Sunday, March 6, 2011

Meet Cindy Dye of Homeplace Gardens

    ‘In passionate pursuit of the best’ is the motto of Ken and Cindy Dye of Homeplace Gardens, located in zone 7 Gastonia, North Carolina. Cindy’s mother and grandmother were both avid gardeners and that helped to encourage her love of all things green and growing. Ken’s mother was a collector of cactus and Cindy often jokes that she married Ken for his mothers greenhouse. Cindy married Ken at the age of twenty and spent fifteen years managing a retail pharmacy. The couple have now been married for 35 years and have two children, both sons and two granddaughters. Her first daylily was gifted to her in 1983, when she was 29, by one of the pharmacists she worked with. She soon joined a local daylily society where she met Van Sellers and Red Nolan. After returning to home after the first meeting she jokingly told Ken that she had joined a ‘Senior Citizen’ club. As with many of us with extensive collections, Cindy started with the cheaper, easily attainable hybrids, filling her new landscape with the myriad of colors available. A few years later, she began to dab a bit of pollen, eventually registering her first daylily in 1994. Four years later, in 1998, she hosted her first Regional Meeting and a National Convention in 2003. Cindy was eventually joined in hybridizing by Ken in 2000.

Tet Linda Gluck
      Cindy considers herself an ‘intuitive’ hybridizer, listening to others with more knowledge and experience and then using her own instincts to pursue her goals. These goals have changed as many times as daylilies themselves have. Currently she’s breeding for full sized, extra large flowers with patterned eyes and edges with teeth. Cindy prefers to use her own seedlings for line breeding and sibling crosses, only out crossing when another hybridizer creates an outstanding cultivar that she feels she needs in her lines. “No trade secrets here - just persistence and passion.” Cindy lists Van Sellers as one of the biggest influences on her daylily career lending his experience and advice. “How great to be mentored by a Stout winnter, says Cindy, Van was always “honest without being discouraging.”
Homeplace Angel Face
     1000 seeds are planted every year, this number is down from the usual 2000. “I like to think I am making smarter crosses and need less seed. Sometimes we will get 6 intros from those and sometimes 2. Its takes a lot to impress us now.” Seedlings take up residence in the gardens for three years before being culled since space isn’t an issue in the Dye garden. Seedlings to be used as bridge plants must exhibit at least one of the traits currently being bred for. As of right now She’s working on an eight inch, edge no eye diploid conversion, hoping to get it ready for registration soon. “ My best cultivar so far is the one that will bloom NEXT year!”

All Creation Sings
     Past favorites are the ones that people write to her about and send pictures of. Homeplace Cherry Face won Cindy her first Honorable Mention. All Creation Sings seems to be a customer favorite and is the one most often mentioned in customer emails. It has superb hardiness with a chicken fat edge that never seems to hang up and it won the Hybridizers Award for Region 15 in 2009. Another favorite is an unusual brown miniature with a green throat call Chaco Taco, Cindy says it’s a love it or hate it flower. To be considered registration worthy at Homeplace Gardens a seedling must exhibit good foliage, and a big helping of ‘pizazz‘. “It certainly does not hurt if visitors shed tears upon seeing it for the first time and ask to take their photograph standing beside it . But seriously, I ask myself, would I buy that and would I mind feeding, watering, mulching, deadheading, and dividing it in 100 degree heat? Its amazing how discriminating one can be in southern humidity.”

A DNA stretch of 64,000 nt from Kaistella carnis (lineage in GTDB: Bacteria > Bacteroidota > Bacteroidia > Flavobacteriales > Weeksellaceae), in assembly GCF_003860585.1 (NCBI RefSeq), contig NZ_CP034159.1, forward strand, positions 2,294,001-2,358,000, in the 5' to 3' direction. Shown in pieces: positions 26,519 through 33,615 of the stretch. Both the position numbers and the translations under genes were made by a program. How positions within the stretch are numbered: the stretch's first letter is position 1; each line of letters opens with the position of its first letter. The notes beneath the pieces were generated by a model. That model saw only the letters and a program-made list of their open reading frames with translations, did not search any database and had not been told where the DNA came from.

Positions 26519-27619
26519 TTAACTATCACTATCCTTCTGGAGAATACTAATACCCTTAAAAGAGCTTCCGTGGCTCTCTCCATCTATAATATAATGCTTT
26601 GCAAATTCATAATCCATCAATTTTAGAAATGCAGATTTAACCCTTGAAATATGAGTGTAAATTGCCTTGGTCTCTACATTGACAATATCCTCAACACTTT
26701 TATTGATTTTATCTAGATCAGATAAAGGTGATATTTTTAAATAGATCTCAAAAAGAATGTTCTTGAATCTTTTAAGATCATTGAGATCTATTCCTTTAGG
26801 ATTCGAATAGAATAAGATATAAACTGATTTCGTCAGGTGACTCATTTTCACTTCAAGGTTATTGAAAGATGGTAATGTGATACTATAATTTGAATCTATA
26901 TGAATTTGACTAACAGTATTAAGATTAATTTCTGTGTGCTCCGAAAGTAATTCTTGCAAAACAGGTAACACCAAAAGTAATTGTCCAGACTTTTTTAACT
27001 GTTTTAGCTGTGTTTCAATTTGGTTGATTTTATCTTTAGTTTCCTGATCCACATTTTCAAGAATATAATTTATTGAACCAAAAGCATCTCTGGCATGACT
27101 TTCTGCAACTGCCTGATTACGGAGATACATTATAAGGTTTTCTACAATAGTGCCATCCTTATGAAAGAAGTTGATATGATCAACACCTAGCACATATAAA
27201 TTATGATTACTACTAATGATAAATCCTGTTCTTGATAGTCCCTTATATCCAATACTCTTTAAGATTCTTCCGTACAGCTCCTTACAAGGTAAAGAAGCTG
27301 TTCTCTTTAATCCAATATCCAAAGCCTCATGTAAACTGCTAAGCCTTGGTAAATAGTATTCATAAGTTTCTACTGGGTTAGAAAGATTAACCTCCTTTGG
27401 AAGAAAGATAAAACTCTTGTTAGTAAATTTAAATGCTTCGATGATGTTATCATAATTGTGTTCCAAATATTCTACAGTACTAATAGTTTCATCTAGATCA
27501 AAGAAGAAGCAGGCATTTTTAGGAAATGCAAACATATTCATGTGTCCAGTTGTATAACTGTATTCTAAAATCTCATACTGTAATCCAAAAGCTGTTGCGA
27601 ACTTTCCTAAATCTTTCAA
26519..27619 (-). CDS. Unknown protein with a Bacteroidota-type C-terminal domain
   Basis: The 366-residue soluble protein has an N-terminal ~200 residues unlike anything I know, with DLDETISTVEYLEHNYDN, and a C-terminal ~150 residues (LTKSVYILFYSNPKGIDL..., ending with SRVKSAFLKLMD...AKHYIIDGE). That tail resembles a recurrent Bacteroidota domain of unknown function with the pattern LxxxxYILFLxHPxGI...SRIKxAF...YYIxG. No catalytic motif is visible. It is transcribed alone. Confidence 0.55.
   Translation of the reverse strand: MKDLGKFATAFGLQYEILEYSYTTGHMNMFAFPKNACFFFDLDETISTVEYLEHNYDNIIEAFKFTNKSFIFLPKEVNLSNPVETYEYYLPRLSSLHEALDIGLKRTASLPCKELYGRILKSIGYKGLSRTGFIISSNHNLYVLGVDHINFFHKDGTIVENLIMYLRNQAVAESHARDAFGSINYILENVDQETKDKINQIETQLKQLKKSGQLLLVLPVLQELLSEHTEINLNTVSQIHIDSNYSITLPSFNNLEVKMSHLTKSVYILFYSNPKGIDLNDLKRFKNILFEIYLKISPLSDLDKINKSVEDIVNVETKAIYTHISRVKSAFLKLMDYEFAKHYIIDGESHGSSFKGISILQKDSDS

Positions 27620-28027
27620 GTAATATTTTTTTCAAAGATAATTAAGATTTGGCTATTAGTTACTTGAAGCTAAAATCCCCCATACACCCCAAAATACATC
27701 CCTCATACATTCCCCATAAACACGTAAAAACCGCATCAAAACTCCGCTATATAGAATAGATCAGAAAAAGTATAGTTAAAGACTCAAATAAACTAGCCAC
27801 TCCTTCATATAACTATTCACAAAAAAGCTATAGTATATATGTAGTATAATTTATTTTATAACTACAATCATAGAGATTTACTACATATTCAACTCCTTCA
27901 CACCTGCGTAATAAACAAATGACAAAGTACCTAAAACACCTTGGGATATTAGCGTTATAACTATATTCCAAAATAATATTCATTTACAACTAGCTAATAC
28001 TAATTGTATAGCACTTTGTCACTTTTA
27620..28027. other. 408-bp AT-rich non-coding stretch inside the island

Homeplace Hot Shot
     Downsizing is the name of the game at Homeplace these days. At age 55, Cindy feels her energy would be better spent on hybridizing than on regular perennial borders. Only favorite cultivars and those used specifically designated for use in hybridizing are being kept. Less favorite daylilies are being replaced by low maintainence trees, shrubs and hardscaping. Both Sons used to help in the gardens and showed daylilies in the youth division, until they both grew to old to participate. While they’re both quite knowlegable about plants, they prefer fishing to daylilies. Her granddaughters have taken over the youth showings and have small collections of their own. Their names appear in several of the Dye’s registrations. Ken is the main garden helper these days and is a very good hybridizer himself. Along with daylilies the couple collects evergreen trees, sedums and unusual perennials, pushing the limits of their zone 7 garden by creating microclimates. Container gardens are placed throughout the borders, in direct line with the irrigation systems so they don’t have to be hand watered.

     When asked about how she would like to see the AHS proceed in the future, she said “I think the AHS should spend more resources on promoting daylilies in magazines,etc by advertising National Conventions the same way other flower shows advertise to the gardening public.” Cindy won the Region 15 Jeffcoat Hybridizers Award in 2009 and Ken later won it in 2010. The state inspected garden is open to the public in June by appointment only, since the couple attend so many national and regional conventions. The Website for Homeplace Gardens can be found here



  1. I truly enjoy meeting all these hybridizers that you post on your blog. Cindy has some lovely seedlings for sure

  2. So nice to see another's hybridizing work. Keep up the good work Cindy.